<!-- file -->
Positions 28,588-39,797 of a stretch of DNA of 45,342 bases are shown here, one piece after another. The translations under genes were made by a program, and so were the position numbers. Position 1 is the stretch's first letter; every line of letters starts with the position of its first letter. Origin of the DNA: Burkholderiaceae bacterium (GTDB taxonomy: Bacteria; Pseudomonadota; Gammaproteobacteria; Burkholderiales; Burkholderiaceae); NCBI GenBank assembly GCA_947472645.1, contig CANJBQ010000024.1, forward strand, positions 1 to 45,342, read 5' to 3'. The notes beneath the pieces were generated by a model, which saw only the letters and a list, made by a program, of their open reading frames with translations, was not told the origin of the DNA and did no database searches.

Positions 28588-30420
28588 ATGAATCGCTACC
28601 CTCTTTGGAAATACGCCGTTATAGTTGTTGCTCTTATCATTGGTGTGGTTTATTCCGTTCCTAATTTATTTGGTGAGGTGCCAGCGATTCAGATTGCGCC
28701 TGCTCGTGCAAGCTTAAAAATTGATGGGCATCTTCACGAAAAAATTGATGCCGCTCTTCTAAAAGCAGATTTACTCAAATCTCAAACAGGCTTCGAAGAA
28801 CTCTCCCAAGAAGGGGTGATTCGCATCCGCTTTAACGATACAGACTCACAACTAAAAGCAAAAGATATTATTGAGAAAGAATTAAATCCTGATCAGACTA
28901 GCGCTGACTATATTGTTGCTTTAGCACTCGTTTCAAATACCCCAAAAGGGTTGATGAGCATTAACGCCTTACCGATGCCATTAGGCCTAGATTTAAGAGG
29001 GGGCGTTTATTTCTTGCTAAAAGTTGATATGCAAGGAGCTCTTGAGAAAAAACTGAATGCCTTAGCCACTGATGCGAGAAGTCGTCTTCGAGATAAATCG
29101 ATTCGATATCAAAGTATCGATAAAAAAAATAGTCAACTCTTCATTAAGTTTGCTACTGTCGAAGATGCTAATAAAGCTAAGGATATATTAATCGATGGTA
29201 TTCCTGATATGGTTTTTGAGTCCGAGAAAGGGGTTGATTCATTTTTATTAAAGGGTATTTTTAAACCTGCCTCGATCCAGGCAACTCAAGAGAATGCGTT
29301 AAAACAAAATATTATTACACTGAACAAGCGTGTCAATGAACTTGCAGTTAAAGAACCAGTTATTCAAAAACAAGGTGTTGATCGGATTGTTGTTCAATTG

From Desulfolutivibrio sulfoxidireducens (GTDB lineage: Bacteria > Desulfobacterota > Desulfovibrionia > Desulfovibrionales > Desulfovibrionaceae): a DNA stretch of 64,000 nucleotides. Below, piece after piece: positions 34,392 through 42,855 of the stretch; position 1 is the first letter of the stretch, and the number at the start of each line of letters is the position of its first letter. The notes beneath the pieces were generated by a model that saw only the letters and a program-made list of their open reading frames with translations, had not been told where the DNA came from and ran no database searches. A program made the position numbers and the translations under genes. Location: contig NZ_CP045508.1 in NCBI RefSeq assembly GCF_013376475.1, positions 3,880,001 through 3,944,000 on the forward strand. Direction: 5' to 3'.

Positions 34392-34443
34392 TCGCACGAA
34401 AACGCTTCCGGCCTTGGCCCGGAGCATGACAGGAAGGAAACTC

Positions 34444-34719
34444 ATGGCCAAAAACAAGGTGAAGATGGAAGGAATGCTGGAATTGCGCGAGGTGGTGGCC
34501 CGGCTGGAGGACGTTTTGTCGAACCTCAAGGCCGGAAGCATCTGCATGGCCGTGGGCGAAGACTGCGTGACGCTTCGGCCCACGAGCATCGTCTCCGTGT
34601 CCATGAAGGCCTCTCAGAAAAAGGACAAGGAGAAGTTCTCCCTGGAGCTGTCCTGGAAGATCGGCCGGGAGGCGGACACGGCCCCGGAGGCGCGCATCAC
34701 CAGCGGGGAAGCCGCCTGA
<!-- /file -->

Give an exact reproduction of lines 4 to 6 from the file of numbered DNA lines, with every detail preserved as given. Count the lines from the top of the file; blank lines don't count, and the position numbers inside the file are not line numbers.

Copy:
28601 CTCTTTGGAAATACGCCGTTATAGTTGTTGCTCTTATCATTGGTGTGGTTTATTCCGTTCCTAATTTATTTGGTGAGGTGCCAGCGATTCAGATTGCGCC
28701 TGCTCGTGCAAGCTTAAAAATTGATGGGCATCTTCACGAAAAAATTGATGCCGCTCTTCTAAAAGCAGATTTACTCAAATCTCAAACAGGCTTCGAAGAA
28801 CTCTCCCAAGAAGGGGTGATTCGCATCCGCTTTAACGATACAGACTCACAACTAAAAGCAAAAGATATTATTGAGAAAGAATTAAATCCTGATCAGACTA